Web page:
That could mean that wildfires play a more active role in La Niña and El Niño than previously believed. “This is especially important given the background warming of the climate is going to increase the frequency and severity of wildfires,” says Xie. The more the world warms and dries, the bigger and hotter wildfires get, potentially creating more smoke that can drift across the Pacific. The route of smoke traveling from Australia is perfectly positioned to mess with the natural variability of ocean temperatures off the coast of South America.
And there’s another X factor: Wildfires are only one source of aerosols in the atmosphere. Others arise from the burning of fossil fuels. Like smoke, these actually help cool the planet by reflecting sunlight and acting as cloud nuclei. (Particulate pollution from cargo vessels, for example, is famous for creating “ship tracks” of cooling clouds.) But as humanity switches to green energy, we’ll produce fewer of these aerosols, and wildfire smoke aerosols may become even more impactful.
“We are pretty sure that anthropogenic aerosols are going to reduce, so that means those natural aerosols could be more important to the climate system,” says Hailong Wang, an earth scientist at the Pacific Northwest National Laboratory, who wasn’t involved in the new research.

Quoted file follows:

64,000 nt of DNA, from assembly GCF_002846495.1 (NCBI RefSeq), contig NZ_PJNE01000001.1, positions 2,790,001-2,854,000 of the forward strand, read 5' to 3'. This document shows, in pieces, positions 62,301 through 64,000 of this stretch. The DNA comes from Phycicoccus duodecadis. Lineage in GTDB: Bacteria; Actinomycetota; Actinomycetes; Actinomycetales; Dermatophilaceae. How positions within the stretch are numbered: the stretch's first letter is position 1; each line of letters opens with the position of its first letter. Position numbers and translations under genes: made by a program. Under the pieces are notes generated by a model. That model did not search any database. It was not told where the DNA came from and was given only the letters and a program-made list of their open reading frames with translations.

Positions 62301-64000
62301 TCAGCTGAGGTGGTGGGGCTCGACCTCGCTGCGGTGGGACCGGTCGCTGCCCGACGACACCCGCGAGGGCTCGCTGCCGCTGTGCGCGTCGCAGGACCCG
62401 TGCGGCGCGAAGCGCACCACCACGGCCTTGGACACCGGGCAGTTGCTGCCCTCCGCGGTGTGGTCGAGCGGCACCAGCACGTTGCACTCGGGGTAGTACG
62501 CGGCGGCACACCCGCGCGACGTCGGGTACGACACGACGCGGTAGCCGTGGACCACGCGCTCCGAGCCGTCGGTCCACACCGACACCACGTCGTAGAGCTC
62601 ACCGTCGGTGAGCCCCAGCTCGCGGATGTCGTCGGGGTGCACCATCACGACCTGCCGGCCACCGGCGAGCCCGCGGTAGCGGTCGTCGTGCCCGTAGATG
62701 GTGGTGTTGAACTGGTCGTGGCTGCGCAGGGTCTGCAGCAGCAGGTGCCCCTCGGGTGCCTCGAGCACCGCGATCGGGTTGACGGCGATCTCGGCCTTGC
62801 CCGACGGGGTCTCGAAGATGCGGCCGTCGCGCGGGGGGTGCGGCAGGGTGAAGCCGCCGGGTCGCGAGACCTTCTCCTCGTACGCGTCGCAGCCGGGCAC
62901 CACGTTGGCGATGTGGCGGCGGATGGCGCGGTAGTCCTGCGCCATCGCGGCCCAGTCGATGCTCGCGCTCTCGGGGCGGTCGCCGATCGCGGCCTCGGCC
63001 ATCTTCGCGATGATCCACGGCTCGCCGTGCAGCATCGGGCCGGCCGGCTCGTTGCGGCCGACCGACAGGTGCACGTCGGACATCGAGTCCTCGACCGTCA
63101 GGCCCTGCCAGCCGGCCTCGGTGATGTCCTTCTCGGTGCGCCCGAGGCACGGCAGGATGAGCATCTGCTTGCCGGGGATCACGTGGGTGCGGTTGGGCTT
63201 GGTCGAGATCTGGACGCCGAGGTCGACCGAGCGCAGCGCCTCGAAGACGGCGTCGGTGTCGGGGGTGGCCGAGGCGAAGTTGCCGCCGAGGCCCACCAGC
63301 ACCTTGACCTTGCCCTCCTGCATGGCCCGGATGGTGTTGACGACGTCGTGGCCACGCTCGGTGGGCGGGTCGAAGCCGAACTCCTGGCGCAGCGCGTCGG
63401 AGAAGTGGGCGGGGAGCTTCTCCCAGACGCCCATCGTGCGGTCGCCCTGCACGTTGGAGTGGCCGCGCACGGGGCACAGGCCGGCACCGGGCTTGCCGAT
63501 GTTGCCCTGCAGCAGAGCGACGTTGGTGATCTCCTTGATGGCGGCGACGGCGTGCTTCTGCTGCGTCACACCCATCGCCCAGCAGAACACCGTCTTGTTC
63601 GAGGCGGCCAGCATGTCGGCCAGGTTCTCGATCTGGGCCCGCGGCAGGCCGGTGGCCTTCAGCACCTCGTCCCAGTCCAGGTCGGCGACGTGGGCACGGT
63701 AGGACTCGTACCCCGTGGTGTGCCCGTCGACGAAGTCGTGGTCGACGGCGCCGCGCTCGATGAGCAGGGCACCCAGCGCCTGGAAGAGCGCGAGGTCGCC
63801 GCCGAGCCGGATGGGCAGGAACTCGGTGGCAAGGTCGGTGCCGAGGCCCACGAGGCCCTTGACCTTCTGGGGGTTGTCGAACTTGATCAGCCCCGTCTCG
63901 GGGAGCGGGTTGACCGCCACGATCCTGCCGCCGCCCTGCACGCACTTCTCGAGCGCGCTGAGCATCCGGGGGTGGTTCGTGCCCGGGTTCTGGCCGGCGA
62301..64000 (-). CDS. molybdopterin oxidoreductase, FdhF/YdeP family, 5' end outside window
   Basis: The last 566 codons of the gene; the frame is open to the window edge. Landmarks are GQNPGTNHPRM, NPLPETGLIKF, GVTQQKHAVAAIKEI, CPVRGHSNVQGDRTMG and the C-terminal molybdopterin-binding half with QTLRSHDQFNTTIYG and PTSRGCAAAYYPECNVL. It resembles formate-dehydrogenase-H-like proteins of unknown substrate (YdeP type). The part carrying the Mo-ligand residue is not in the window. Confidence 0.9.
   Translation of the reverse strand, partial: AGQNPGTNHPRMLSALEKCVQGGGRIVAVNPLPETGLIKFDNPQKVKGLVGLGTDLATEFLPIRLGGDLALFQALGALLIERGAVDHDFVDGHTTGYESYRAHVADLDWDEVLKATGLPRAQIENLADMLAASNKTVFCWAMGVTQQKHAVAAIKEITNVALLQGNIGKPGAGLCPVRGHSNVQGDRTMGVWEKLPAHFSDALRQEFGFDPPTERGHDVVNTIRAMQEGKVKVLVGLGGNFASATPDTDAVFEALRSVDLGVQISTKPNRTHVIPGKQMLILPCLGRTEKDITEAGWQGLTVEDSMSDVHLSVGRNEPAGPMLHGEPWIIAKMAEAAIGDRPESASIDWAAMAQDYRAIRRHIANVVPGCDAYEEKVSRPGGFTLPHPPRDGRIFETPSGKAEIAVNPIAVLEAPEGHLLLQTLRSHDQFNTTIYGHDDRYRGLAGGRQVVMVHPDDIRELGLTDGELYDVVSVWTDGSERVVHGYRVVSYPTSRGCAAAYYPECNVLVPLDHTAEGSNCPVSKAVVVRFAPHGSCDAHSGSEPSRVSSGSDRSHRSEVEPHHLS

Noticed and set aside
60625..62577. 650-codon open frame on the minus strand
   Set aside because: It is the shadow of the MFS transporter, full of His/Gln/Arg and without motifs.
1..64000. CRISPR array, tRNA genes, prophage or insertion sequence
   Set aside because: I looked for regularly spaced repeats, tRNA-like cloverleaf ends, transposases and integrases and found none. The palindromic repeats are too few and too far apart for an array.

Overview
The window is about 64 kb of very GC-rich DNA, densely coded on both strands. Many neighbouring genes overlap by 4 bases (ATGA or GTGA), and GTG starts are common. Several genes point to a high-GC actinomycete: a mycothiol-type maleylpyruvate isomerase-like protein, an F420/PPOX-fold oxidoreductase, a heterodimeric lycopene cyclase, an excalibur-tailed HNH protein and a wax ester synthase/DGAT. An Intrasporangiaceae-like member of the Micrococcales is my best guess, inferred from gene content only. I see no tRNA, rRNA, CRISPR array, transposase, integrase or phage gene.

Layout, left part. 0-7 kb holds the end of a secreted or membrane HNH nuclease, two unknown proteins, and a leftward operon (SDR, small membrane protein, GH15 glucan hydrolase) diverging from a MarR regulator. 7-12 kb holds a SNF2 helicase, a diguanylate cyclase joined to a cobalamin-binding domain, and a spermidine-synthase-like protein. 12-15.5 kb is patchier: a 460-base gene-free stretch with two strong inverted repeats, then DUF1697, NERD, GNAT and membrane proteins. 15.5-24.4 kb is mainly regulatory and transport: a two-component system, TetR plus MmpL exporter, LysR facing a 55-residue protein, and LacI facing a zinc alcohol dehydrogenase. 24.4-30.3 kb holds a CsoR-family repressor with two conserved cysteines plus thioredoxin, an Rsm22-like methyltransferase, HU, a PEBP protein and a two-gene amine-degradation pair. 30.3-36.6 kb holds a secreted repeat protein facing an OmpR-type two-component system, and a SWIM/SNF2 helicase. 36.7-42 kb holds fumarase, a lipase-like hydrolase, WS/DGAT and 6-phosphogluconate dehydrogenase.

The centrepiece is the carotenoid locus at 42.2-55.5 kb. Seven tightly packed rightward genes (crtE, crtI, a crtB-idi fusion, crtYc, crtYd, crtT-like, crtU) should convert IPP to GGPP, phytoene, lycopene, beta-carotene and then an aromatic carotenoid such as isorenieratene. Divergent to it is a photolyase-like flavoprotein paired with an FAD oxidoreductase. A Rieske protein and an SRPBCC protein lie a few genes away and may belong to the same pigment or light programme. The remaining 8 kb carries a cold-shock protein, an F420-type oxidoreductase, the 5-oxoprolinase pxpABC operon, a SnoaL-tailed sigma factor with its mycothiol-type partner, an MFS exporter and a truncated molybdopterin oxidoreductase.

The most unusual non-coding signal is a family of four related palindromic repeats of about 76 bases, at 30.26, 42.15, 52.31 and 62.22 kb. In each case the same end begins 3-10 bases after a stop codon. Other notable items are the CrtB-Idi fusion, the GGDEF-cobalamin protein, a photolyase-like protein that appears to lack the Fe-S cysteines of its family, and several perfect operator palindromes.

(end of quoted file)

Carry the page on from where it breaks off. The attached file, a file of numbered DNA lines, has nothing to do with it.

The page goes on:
Incorporating wildfire smoke into La Niña and El Niño forecasts could make them more accurate. That’s critical, because it would allow policymakers to prepare for what’s coming. For example, if La Niña ends up causing extreme precipitation, cities need to get their infrastructure ready. And if it brings drought, water managers need to handle potential supply issues.
Luckily, with more data and increasingly sophisticated modeling, predictions will get better. Back in June 2020, Fasullo says, the National Oceanic and Atmospheric Administration had actually expected neutral conditions in the Pacific. “This was a month before one of the most prolonged La Niña events on record—a kind of historic missed forecast,” says Fasullo. Today, he says, “we still don’t ourselves understand the full potential here. But certainly the take-home from this paper alone is that wildfires in certain circumstances provide some seasonal predictability that we’re not taking advantage of.”